Gas power topped UK power mix in 2016

A sharp rise in gas-fired power generation fuelled Britain’s electricity sector last year as coal power's contribution fell to an all-time annual low, as older coal plants continue to be phased out.

The latest GB Electricity Market Summary by EnAppSys shows levels of gas-fired output jumped by 51 per cent to 126.98TWh in 2016, with this source of fuel providing more than 40 per cent of Britain’s overall power.
EnAppSys
The sharp increase was attributed partly to the continuing fall in coal generation, which plummeted from 76.46TWh in 2015 to 27.92TWh last year following several coal plant closures.

Lower gas prices and higher carbon taxes, which made it more expensive to produce power at coal stations, pushed up gas output close to peak levels last recorded in 2010.

Meanwhile, although growth in renewable generation slowed as subsidies for green energy schemes were axed, renewables still contributed 22 per cent of Britain’s overall output in 2016 – more than any other electricity source apart from gas.

Levels of biomass and solar capacity continued to see significant growth last year, with the last new-build solar plants under the Renewable Obligation Scheme coming onto the system, offsetting reductions in wind and hydro output. Despite this, wind farms broke half-hourly, daily and weekly records towards the end of the year, according to data from the National Grid[1].

Overall Britain’s fuel mix during 2016 was derived from: CCGT plants (41.2%), renewables (22.3%), nuclear (21.6%), coal (9.1%) and interconnectors (5.8%).

Against this changing fuel mix picture, levels of overall electricity demand have continued to decline slowly. Demand totalled 305.2TWh in 2016, down 2% on 2015 levels and 9% from the peak in 2010.

Paul Verrill, director of EnAppSys, said: “The high carbon taxes that have pushed coal-fired stations to the periphery of the market have had a considerable impact on the make-up of Britain’s fuel mix and many coal stations have now shut down ahead of Government indications that they will have to close by 2025 anyway.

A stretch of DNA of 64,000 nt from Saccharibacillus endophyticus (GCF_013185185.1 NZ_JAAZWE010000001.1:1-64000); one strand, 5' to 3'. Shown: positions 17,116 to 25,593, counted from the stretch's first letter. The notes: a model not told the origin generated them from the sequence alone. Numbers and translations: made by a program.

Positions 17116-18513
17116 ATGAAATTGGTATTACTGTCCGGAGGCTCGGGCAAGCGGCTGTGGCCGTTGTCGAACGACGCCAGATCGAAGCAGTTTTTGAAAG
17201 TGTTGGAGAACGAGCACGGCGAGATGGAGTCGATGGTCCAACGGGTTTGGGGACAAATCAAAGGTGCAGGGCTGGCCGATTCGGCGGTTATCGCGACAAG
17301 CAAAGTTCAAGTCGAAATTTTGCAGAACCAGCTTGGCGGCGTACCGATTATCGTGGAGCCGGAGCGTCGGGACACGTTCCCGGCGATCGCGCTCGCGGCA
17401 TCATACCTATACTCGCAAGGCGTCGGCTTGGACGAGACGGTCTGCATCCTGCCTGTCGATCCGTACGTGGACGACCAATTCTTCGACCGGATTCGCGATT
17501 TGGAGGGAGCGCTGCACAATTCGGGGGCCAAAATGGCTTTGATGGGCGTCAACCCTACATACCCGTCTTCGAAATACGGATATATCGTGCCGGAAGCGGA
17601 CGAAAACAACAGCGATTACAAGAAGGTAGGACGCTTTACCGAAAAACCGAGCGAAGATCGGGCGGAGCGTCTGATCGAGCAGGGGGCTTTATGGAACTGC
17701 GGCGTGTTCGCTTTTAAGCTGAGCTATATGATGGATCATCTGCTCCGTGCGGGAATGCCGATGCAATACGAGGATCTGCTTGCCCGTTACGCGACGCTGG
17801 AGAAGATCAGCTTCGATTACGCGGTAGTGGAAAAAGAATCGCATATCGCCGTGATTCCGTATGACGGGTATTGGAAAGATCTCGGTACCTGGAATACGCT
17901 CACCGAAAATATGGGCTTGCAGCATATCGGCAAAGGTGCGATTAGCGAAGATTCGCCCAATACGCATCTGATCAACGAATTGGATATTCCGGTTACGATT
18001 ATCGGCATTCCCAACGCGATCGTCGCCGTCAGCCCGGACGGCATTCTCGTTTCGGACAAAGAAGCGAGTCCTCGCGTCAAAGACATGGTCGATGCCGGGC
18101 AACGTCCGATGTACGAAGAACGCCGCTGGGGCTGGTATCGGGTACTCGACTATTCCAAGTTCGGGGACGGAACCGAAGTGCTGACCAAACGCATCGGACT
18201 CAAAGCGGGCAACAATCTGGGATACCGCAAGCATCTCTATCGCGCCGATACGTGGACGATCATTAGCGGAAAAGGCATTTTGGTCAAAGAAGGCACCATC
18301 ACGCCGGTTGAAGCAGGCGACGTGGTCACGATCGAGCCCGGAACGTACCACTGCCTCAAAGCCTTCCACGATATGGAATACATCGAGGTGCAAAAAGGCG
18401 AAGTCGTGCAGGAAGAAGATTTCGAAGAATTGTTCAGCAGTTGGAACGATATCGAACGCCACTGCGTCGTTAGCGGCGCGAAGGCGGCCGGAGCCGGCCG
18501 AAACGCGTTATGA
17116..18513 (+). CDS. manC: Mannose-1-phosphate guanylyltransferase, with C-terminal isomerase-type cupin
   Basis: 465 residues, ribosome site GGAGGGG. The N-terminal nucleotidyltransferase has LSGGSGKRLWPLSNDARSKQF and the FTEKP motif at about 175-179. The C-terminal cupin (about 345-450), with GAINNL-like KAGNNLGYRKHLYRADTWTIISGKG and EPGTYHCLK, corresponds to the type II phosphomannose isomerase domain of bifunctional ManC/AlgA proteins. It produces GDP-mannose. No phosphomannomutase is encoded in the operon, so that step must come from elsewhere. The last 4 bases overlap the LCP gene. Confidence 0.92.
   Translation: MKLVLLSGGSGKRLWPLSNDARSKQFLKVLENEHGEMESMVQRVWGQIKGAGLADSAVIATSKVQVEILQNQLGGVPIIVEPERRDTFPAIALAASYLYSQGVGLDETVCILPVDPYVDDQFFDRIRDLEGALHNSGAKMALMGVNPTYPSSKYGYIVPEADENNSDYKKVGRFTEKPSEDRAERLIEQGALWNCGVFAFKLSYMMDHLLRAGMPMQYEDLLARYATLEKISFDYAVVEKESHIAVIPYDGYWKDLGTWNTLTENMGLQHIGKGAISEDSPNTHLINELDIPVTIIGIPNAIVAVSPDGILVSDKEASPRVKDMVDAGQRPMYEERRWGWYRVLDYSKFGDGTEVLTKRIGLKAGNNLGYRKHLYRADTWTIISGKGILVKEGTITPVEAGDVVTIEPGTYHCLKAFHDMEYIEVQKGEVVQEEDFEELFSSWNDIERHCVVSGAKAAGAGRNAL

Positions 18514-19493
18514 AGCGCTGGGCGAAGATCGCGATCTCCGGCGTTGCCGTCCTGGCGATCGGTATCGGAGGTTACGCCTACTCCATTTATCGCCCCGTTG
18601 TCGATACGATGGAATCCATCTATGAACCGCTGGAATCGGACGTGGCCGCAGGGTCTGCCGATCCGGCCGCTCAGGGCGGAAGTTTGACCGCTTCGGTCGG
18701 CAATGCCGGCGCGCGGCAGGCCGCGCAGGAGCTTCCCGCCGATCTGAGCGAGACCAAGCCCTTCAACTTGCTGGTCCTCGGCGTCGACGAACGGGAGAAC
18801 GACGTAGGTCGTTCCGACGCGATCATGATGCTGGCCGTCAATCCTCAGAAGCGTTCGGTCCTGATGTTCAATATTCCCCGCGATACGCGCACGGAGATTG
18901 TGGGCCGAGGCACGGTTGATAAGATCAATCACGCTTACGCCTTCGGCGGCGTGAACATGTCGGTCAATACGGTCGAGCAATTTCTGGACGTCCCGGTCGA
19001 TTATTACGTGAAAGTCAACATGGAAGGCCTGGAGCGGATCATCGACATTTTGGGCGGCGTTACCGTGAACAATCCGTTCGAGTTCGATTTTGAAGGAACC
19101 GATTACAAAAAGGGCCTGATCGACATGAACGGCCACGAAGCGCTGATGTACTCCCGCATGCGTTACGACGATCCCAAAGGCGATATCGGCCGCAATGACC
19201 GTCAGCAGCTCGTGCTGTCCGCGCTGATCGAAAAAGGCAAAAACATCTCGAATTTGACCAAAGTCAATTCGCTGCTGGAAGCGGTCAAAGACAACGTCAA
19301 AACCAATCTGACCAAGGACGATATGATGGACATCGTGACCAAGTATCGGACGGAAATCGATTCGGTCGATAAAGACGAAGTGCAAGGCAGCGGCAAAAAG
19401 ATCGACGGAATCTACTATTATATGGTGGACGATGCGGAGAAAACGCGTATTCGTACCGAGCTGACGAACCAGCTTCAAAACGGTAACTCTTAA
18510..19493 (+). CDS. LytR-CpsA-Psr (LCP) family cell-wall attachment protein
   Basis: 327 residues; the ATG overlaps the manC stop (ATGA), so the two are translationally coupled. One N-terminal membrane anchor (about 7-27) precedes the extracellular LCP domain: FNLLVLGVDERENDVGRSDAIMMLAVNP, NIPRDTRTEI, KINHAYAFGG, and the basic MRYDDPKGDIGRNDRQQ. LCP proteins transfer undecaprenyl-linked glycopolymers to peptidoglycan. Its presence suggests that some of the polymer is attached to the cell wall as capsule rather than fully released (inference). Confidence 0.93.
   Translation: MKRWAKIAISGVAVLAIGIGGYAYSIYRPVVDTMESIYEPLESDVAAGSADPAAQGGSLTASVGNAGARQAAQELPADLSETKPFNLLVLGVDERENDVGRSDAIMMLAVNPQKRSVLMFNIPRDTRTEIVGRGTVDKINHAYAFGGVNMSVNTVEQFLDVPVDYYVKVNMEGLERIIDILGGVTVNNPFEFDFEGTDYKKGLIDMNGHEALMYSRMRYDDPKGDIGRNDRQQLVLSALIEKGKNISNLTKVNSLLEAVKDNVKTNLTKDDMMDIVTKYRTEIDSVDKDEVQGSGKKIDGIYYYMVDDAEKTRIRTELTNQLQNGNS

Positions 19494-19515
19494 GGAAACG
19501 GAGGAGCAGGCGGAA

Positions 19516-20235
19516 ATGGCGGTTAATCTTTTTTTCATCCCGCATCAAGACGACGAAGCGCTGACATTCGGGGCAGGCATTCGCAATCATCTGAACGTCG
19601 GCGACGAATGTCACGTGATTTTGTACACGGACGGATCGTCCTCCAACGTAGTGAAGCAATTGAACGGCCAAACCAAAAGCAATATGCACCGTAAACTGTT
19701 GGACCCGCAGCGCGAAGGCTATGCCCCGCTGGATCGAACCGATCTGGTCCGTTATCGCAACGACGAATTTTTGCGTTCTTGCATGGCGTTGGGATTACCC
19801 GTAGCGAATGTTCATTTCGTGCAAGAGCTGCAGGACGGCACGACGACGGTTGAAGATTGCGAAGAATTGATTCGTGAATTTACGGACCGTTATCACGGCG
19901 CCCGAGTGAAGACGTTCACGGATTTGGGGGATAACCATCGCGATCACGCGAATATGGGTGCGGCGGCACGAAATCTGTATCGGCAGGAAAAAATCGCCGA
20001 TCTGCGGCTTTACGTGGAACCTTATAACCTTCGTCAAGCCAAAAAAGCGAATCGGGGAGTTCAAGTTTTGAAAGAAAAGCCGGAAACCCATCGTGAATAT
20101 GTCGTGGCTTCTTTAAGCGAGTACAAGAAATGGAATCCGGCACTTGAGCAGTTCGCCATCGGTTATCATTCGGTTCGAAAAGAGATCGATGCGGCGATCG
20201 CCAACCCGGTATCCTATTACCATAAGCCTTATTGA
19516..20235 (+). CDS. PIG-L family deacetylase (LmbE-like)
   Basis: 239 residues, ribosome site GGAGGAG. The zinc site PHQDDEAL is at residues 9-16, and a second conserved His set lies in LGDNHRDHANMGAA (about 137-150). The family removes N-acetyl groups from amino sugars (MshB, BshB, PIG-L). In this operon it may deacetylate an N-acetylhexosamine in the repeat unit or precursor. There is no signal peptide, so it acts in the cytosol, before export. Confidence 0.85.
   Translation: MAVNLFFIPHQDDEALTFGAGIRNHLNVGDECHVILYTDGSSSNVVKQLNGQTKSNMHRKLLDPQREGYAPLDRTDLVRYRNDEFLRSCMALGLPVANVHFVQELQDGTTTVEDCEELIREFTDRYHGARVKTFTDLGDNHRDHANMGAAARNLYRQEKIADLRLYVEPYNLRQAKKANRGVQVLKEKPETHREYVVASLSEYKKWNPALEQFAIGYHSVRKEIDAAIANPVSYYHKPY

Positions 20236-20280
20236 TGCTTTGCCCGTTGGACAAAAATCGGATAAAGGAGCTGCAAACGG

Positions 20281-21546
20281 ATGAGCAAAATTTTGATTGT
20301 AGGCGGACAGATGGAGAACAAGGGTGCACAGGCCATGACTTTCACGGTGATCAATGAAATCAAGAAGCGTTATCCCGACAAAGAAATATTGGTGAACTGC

“Coal has dominated the electricity market in Britain throughout the full history of the electricity market. However, with gas-fired plants generating 41.2 per cent of power last year and renewables and nuclear also making significant contributions, the fuel mix in 2016 had the lowest carbon intensity since the early market’s formation.

“The transition from coal to gas has created challenges for the market in terms of ensuring sufficient security of supply, but with the Capacity Mechanism kicking off from next winter the market should now start to move towards increased levels of stability.”

“The carbon strategy for the British power market has contrasted starkly with other European nations but it does appear that carbon pricing has done the job and resulted in a cleaner yet reliable fuel mix.

“However, 2016 marks the end of the easy wins in terms of carbon savings with all the low-hanging fruit having been collected by the market. The challenges ahead will make it more difficult to achieve the same volume of savings and how these challenges are dealt with will determine the future of the market.”

 



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